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Tropentag, September 17 - 19, 2014 in Prague, Czech Republic

"Bridging the gap between increasing knowledge and decreasing resources"

Irrigation Technology, Technical and Resource-Use Efficiencies in Smallholder Urban Vegetable Farming in Lagos State, Nigeria

Oluwakemi Adeola Obayelu1, Abiodun Elijah Obayelu2, Zainab Aina Usman1

1University of Ibadan, Dept. of Agricultural Economics, Nigeria
2Federal University of Agriculture, Abeokuta, Dept. of Agricultural Economics and Farm Management, Nigeria


The study assessed the level of technical efficiency and resource-use efficiency in urban vegetable production for different irrigation technologies. It employed a cluster sampling procedure to obtain information from 142 smallholder urban vegetable farmers in Lagos State. Results showed that 18.3 % and 81.7 % of the farmers were using motorized pumps and manual irrigation (watering cans) methods, respectively. Also, 61.5 % and 35.3 % of motorized pump users and manual irrigation users had continuously used their land for more than five years. The results of the stochastic frontier model showed that quantity of irrigation water (p<0.01) and pesticide (p < 0.10) had positive effects on vegetable output while fertiliser (p < 0.05) had negative influence on the productivity of urban vegetable production overall. The urban vegetable farmers were operating at decreasing returns to scale (0.5284). Also, attainment of technical education (p < 0.10) and years of urban vegetable farming experience (p < 0.01) improved technical efficiency of the farmers. Results further showed that manure, fertiliser, herbicides, hired labour and family labour were under-utilised while land, pesticides and seeds were over-utilised. The inefficiency model revealed that male farmers (p < 0.01) were more technically efficient than their female counterparts. Thus, it is expedient for government to support the female farmers to improve their level of technical efficiency through skill acquisition e.g. in the use of motorized pumps for irrigation. The study also found that the farmers were using too much fertilisers which reduced their level of productivity. Therefore, there is the need to channel agricultural extension services to these food producers to assist them with an optimum use of fertiliser and thereby enhance their productivity.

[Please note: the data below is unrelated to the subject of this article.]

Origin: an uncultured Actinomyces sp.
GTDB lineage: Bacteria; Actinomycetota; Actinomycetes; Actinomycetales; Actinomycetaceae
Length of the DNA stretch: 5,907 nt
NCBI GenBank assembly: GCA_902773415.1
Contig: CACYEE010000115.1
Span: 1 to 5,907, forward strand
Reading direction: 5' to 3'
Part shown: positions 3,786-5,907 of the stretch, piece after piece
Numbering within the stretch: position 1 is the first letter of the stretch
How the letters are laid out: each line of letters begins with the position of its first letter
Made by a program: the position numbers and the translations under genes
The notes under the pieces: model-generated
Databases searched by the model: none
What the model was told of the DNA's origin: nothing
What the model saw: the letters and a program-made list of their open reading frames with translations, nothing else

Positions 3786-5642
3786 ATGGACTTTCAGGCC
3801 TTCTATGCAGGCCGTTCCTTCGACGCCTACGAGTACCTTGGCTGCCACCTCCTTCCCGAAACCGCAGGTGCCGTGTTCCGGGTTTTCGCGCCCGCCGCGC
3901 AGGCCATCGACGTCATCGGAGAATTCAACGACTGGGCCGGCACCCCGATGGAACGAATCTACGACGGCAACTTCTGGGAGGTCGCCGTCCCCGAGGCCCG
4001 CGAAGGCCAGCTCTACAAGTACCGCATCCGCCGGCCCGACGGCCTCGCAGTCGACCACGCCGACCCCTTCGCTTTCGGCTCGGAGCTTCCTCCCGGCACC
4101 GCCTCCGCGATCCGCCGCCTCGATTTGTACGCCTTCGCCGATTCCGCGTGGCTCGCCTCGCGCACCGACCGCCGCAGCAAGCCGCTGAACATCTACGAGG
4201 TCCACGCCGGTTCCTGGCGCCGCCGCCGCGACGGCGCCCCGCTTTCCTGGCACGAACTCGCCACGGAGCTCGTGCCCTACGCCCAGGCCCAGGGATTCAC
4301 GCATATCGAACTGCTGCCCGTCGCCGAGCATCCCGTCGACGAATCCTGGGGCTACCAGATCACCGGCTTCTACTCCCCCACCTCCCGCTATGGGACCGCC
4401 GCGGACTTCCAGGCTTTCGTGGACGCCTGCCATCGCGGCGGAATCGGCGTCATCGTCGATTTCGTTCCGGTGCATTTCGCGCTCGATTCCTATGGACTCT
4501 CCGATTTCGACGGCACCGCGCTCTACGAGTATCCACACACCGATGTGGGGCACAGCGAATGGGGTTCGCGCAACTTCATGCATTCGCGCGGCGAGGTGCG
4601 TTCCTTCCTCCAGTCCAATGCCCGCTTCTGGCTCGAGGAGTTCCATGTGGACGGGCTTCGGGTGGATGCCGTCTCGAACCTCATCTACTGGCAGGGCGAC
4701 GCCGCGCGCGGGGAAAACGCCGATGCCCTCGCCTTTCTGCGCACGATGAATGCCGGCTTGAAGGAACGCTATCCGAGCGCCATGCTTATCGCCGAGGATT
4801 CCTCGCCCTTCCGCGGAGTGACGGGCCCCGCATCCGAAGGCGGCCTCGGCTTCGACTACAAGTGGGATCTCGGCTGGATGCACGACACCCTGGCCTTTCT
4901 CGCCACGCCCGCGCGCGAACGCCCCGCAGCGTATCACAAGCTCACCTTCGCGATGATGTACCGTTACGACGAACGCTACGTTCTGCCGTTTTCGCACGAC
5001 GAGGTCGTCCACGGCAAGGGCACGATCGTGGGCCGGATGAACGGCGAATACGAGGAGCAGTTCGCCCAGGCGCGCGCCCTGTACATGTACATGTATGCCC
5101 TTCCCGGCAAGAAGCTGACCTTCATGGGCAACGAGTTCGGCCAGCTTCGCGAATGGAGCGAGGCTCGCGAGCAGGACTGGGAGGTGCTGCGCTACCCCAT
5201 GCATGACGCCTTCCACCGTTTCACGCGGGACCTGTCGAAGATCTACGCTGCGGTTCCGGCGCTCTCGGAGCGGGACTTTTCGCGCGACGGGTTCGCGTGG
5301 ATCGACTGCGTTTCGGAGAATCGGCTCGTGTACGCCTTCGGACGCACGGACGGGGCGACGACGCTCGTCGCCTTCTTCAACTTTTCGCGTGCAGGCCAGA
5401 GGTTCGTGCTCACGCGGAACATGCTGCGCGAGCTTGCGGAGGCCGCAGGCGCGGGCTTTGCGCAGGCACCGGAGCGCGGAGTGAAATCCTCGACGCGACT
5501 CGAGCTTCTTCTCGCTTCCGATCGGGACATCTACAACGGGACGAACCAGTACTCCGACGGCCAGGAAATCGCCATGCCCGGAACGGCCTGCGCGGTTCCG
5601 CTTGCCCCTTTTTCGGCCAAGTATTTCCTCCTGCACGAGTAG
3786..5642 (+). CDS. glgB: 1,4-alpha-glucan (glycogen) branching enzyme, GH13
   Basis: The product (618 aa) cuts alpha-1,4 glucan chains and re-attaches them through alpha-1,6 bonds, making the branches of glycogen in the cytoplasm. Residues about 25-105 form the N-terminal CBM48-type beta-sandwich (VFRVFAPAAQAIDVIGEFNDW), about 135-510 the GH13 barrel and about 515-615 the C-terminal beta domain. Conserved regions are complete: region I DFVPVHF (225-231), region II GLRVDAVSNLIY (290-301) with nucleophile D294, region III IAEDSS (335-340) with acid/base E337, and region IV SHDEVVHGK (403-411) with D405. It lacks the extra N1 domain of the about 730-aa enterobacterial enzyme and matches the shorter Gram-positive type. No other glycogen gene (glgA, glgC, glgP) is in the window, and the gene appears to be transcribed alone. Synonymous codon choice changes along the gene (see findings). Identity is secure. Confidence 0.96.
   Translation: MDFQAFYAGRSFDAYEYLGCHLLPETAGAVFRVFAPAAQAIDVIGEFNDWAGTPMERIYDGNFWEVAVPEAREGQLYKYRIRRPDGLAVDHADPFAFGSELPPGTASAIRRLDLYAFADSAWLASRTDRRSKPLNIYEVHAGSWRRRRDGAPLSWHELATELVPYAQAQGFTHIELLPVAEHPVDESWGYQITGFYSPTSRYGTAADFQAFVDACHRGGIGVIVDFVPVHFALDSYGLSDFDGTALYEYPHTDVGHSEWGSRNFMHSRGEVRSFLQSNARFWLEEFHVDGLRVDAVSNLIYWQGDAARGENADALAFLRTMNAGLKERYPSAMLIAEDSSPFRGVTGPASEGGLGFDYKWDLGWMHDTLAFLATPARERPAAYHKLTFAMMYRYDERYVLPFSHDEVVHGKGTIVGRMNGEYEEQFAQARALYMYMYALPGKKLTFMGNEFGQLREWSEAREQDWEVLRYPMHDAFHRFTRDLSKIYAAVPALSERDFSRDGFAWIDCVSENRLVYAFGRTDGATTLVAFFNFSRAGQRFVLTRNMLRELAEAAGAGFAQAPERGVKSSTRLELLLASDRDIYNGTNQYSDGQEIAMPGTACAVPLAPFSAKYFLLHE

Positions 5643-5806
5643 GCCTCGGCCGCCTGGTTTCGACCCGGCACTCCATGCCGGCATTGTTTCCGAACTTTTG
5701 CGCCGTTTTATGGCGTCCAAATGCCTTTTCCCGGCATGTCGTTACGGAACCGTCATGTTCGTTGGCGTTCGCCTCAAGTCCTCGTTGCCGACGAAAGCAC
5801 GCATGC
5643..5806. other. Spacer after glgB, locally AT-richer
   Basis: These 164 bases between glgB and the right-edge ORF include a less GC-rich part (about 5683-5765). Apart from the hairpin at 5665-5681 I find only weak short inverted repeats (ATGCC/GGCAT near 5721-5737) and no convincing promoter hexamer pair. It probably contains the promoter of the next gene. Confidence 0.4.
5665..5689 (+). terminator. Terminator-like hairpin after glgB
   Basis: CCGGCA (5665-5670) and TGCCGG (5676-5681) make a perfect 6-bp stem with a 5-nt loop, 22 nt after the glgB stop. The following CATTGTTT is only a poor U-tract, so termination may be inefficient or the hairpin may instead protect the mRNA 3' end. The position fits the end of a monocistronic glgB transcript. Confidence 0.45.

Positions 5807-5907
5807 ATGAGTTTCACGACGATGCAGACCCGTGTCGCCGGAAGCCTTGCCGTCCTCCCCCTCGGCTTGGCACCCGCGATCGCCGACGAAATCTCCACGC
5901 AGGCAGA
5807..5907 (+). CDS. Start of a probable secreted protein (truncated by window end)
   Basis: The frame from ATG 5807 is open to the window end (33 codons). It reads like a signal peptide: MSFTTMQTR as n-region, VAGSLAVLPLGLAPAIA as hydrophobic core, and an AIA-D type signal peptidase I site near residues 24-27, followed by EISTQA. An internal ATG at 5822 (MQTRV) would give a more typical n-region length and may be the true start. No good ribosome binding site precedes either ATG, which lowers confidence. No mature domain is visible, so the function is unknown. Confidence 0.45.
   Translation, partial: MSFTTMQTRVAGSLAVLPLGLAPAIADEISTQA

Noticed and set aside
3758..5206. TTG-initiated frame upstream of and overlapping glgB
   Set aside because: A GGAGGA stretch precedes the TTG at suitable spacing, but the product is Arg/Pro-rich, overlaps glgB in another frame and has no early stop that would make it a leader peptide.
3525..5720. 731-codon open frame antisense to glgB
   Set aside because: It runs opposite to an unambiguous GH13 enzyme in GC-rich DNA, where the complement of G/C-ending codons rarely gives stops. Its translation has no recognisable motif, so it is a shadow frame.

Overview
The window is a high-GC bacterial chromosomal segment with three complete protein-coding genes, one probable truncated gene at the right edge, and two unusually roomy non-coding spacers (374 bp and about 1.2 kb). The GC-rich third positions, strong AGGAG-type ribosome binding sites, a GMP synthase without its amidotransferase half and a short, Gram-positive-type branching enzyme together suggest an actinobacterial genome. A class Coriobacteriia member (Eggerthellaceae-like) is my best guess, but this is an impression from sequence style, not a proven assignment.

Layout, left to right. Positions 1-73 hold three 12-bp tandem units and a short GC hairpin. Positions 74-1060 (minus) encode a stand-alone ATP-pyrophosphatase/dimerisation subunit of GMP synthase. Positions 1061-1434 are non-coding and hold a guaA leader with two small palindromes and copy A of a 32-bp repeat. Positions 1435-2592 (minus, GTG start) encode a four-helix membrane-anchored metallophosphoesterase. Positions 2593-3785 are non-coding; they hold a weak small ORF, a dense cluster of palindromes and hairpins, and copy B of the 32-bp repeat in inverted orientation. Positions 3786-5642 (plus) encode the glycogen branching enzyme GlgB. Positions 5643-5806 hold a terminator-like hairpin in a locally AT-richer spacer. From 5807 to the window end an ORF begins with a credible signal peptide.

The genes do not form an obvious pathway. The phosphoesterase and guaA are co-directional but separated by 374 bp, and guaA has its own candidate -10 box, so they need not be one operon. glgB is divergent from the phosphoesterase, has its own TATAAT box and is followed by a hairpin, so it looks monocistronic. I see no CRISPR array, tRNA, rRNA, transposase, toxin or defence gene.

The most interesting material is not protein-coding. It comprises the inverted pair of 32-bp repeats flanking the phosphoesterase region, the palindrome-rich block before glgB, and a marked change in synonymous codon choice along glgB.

Keywords: Irrigation technology, resource-use efficiency, technical efficiency, urban agriculture, vegetable

Contact Address: Abiodun Elijah Obayelu, Federal University of Agriculture, Abeokuta, Dept. of Agricultural Economics and Farm Management, Alabata, Abeokuta, Nigeria, e-mail: obayelu@yahoo.com

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